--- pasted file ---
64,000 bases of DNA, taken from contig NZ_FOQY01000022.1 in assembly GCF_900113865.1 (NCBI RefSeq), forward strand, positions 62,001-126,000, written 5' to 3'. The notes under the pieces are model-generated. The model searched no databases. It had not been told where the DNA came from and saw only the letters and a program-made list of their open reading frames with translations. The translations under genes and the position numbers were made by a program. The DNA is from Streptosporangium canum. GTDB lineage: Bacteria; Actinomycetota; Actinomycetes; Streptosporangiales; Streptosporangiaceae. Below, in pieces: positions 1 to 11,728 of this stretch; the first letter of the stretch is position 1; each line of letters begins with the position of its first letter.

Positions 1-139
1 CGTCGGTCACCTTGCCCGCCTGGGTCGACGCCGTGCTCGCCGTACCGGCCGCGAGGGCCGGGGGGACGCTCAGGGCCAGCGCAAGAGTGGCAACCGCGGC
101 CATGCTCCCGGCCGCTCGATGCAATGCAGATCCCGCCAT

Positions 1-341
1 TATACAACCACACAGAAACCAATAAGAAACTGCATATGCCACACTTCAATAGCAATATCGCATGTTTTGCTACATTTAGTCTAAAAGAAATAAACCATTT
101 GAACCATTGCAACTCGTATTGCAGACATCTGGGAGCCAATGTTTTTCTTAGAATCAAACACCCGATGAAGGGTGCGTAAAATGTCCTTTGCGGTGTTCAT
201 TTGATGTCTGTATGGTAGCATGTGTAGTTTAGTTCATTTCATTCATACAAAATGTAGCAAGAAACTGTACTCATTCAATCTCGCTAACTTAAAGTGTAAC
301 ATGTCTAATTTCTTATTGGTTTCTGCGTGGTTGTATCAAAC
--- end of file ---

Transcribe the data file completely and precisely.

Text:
64,000 bases of DNA, taken from contig NZ_FOQY01000022.1 in assembly GCF_900113865.1 (NCBI RefSeq), forward strand, positions 62,001-126,000, written 5' to 3'. The notes under the pieces are model-generated. The model searched no databases. It had not been told where the DNA came from and saw only the letters and a program-made list of their open reading frames with translations. The translations under genes and the position numbers were made by a program. The DNA is from Streptosporangium canum. GTDB lineage: Bacteria; Actinomycetota; Actinomycetes; Streptosporangiales; Streptosporangiaceae. Below, in pieces: positions 1 to 11,728 of this stretch; the first letter of the stretch is position 1; each line of letters begins with the position of its first letter.

Positions 1-139
1 CGTCGGTCACCTTGCCCGCCTGGGTCGACGCCGTGCTCGCCGTACCGGCCGCGAGGGCCGGGGGGACGCTCAGGGCCAGCGCAAGAGTGGCAACCGCGGC
101 CATGCTCCCGGCCGCTCGATGCAATGCAGATCCCGCCAT

Positions 1-341
1 TATACAACCACACAGAAACCAATAAGAAACTGCATATGCCACACTTCAATAGCAATATCGCATGTTTTGCTACATTTAGTCTAAAAGAAATAAACCATTT
101 GAACCATTGCAACTCGTATTGCAGACATCTGGGAGCCAATGTTTTTCTTAGAATCAAACACCCGATGAAGGGTGCGTAAAATGTCCTTTGCGGTGTTCAT
201 TTGATGTCTGTATGGTAGCATGTGTAGTTTAGTTCATTTCATTCATACAAAATGTAGCAAGAAACTGTACTCATTCAATCTCGCTAACTTAAAGTGTAAC
301 ATGTCTAATTTCTTATTGGTTTCTGCGTGGTTGTATCAAAC